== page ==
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A new class of absorption lines in the water vapor spectrum

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The water molecule, as the vast majority of molecular species in the universe, has its infrared rotational-vibrational spectrum composed of electric-dipole transitions. The electric quadrupole absorption lines are about a million times weaker than their dipole counterparts and thus mostly obscured by much stronger and broader dipole lines. Electric-quadrupole infrared transitions are detected in water vapor at room temperature. This is the first direct detection of quadrupole transitions in a polyatomic molecule. Here, using a newly developed, high-accuracy variational approach for theoretical predictions, several weak quadrupole transitions of H2O were identified in a highly sensitive cavity-ring-down spectrum of water vapour near 1.3 µm, in full agreement with the computational predictions.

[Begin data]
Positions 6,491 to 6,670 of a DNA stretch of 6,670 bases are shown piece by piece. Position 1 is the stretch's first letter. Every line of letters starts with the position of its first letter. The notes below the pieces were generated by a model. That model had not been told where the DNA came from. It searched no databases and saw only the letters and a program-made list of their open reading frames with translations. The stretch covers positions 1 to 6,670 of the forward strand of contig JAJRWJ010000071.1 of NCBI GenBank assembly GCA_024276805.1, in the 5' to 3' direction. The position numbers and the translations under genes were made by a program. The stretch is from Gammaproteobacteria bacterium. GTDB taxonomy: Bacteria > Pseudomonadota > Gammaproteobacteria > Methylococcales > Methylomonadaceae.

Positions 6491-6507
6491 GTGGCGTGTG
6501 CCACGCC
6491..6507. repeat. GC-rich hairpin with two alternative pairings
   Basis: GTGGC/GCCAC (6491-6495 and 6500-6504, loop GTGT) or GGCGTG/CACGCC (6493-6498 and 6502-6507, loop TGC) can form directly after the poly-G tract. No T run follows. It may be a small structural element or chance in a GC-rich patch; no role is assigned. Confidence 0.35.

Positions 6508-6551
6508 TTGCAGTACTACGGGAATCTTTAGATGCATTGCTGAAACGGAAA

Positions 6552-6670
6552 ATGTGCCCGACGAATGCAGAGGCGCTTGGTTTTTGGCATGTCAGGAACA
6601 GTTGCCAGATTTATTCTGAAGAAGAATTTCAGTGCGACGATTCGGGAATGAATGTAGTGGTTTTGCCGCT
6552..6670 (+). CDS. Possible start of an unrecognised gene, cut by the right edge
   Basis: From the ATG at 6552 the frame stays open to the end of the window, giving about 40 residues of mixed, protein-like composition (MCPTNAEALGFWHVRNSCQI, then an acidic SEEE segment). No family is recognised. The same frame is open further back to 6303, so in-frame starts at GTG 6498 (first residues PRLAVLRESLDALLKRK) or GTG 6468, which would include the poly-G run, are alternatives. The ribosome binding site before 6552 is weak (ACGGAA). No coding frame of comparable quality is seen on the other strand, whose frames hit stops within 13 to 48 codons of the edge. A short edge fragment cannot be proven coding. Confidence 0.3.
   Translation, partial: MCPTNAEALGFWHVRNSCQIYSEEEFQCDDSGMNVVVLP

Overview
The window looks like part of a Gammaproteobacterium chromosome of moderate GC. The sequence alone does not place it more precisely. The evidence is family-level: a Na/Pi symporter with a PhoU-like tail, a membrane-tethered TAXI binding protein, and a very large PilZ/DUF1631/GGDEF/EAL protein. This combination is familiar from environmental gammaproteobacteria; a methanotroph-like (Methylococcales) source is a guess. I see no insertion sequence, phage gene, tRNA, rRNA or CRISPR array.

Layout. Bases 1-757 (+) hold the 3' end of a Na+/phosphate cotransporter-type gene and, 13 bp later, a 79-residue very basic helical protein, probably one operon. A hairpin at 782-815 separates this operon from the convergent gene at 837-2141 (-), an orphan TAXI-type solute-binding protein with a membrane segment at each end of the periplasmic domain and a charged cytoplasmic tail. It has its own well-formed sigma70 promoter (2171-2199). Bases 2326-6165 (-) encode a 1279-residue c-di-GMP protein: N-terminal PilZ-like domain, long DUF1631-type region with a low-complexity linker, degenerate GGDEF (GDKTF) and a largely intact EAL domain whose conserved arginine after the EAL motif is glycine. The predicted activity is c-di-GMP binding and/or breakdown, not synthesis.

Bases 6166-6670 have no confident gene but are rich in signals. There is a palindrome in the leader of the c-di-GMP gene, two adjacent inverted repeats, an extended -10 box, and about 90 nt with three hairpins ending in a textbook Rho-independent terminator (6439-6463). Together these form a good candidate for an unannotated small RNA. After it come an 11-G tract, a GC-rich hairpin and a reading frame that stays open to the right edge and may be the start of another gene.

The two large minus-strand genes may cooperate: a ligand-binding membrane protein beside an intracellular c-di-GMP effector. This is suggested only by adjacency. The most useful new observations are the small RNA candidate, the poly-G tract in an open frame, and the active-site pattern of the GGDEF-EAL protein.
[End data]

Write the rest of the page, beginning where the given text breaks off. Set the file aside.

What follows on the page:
This new category of absorption lines is missing in current spectroscopic databases. Our results demonstrate that these databases need to be updated for this new class of transitions in order to allow for accurate remote sensing applications. Generally, our discovery opens up new perspectives for most polyatomic molecules, in particular CO2, with potential impact on atmospheric and astronomical sciences.

 

Voir en ligne : Observation of electric-quadrupole infrared transitions in water vapor Alain Campargue, Samir Kassi, Andrey Yachmenev, Aleksandra A. Kyuberis, Jochen Küpper, and Sergei N. Yurchenko, Phys. Rev. Research April 2020